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Apopka City Council decides on youth sports fees



The Apopka City Council voted 3-2 yesterday to approve a new recreational progressive fee structure that has been described by City Council members, and City of Apopka staff as fair and equitable for all sports.

Others in the youth sports community do not agree.

“I just believe there is much better use of everyone’s time versus looking for a socialistic solution to make one group happy because of a conflict over field access,” said Ed Walls, President of The Apopka Youth Sports Association. “We have partnered and worked very hard for over 30 years in this community to have a positive impact on the youth and hope you reward our value to this community by omitting fees. Those of us on this side of the room are business owners, blue and white collar employees with families that face similar challenges as each of you every day and understand that this is politically motivated and not a cost issue. I have not heard that the city is struggling to support the recreation programs for its youth, but the contrary with a recreation program that generates approximately $600,000 in revenue annually to the General Fund, in addition to the $2 million allocated by the city in its $98 million dollar budget.”

In the split decision, Mayor Joe Kilsheimer, Commissioners Kyle Becker and Diane Velazquez voted in favor of the changed fee schedule, while Commissioners Doug Bankson and Billie Dean voted against.

Under the new plan, the city will bill The Apopka Pop Warner Football League $500 the first year. Apopka Little League Baseball will pay $50 per team and $250 for office rental during its next season. The fees will increase each year, until they reach what recreation director David Burgoon and city staff believes will be 30-percent of the city's field-maintenance costs. However, the city will review the rates annually.

Commissioner Dean wants to raise taxes to cover the costs and help out families unable to afford fees.1801227_10208545555257554_117461183184509756_o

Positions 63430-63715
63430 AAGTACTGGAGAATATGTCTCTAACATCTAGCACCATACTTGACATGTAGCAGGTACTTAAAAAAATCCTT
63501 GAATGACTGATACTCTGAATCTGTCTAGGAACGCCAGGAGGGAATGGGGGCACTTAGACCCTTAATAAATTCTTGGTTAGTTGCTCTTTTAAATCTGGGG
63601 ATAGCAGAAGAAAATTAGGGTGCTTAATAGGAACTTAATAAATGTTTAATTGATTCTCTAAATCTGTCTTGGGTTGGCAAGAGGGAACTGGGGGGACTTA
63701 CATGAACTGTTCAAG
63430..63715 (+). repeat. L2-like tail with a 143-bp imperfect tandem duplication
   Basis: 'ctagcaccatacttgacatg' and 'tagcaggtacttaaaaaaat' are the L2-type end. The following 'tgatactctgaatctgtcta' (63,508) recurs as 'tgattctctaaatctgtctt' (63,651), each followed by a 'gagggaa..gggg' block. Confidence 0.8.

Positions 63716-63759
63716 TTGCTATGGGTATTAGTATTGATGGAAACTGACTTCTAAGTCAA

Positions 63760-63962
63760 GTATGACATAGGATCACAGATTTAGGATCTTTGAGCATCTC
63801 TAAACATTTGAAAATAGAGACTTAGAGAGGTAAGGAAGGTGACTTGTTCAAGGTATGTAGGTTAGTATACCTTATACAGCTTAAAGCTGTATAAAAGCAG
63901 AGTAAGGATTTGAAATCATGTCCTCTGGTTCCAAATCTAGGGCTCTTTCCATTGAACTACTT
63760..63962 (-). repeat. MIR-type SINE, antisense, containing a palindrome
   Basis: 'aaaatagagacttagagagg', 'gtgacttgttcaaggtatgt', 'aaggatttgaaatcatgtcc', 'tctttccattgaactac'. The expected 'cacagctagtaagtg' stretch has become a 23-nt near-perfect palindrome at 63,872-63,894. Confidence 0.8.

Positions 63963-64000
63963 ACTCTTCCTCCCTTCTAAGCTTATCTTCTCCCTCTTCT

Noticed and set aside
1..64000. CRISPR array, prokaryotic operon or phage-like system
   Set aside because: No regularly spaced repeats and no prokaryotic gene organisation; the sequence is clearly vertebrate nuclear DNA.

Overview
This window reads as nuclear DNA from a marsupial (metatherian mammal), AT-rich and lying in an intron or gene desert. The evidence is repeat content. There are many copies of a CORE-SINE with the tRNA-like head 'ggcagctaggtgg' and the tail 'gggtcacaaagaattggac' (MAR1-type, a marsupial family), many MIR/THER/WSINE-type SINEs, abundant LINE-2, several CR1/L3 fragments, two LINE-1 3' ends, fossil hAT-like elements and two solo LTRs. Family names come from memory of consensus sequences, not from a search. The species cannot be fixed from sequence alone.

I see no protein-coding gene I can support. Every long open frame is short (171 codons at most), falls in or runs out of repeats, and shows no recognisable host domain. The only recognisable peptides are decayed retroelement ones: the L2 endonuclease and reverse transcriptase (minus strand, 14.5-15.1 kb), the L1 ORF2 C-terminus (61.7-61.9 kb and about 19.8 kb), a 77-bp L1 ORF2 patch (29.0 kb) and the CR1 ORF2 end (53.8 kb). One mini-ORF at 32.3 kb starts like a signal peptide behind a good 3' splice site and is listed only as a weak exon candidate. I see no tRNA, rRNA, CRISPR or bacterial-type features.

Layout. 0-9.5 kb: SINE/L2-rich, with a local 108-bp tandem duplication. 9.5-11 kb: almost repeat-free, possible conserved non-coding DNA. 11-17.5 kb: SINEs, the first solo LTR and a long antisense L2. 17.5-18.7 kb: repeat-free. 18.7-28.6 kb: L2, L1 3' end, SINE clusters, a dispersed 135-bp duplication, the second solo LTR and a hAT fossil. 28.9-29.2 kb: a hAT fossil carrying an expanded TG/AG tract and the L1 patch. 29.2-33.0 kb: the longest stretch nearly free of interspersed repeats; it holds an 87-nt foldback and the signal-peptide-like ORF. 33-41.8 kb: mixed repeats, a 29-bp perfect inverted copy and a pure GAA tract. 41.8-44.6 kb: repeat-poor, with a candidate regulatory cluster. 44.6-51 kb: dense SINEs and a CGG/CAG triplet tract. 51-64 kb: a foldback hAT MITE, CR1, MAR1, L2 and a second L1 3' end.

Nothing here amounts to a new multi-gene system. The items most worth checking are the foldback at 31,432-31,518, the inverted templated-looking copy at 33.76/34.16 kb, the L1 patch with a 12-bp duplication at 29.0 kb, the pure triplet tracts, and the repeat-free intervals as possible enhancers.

“I look forward to us as a council working to provide more recreational opportunities for the youth, the students and the community. But we cannot do this without raising taxes. We have one of the lowest tax bases in Central Florida. We must look seriously at raising the millage. We as a council must look seriously at how we keep the recreational fees free so that families with four or five kids that cannot afford the fees can still play in youth sports. By raising the taxes we can help these families.”

Commissioner Velazquez wanted to stick with the original agreement, and start small.

“The fee schedule that everyone agreed on was $500. At $500 a year I don’t think that will break anyone. But it will allow us to start. I agree with the fee schedule as it stands for the first year. We can always come back and re-evaluate it, but we have to start somewhere.”

Mayor Kilsheimer stresses the equity of this proposal, and looked to the future of Apopka.

“The issue today is about equity. Some leagues are paying fees and others are paying nothing. That is the issue that needs to be addressed. As part of our ongoing effort to set the city up for success, how can we set up Apopka for success in the future? Everyone has to pay something. There’s not a free lunch.”

Commissioner Bankson pushed back, and believed this was a matter best decided during budget discussions.

“I think this goes back to my initial concern that we were jumping on this before the initial budgeting process. If we did it during the budgeting process, we might be able to look at this and say this is valuable to Apopka. We need to re-adjust our budget…or folks the bottom line is we have to raise taxes to support it. We either call it a loss or we call it something that we want to afford.”

Commissioner Becker pointed to previous years of losses in the recreation department, and resolved it could not continue.

“I support the idea charging everyone equally. Football and baseball Leagues have always been our adopted sports, but what do you say to a kid in soccer, or lacrosse? We’re operating at a very steep loss every year. We can’t afford to operate at such a loss. I would love to make it free for everyone, but it’s just not fiscally viable.”


Apopka City Council, Youth Sports


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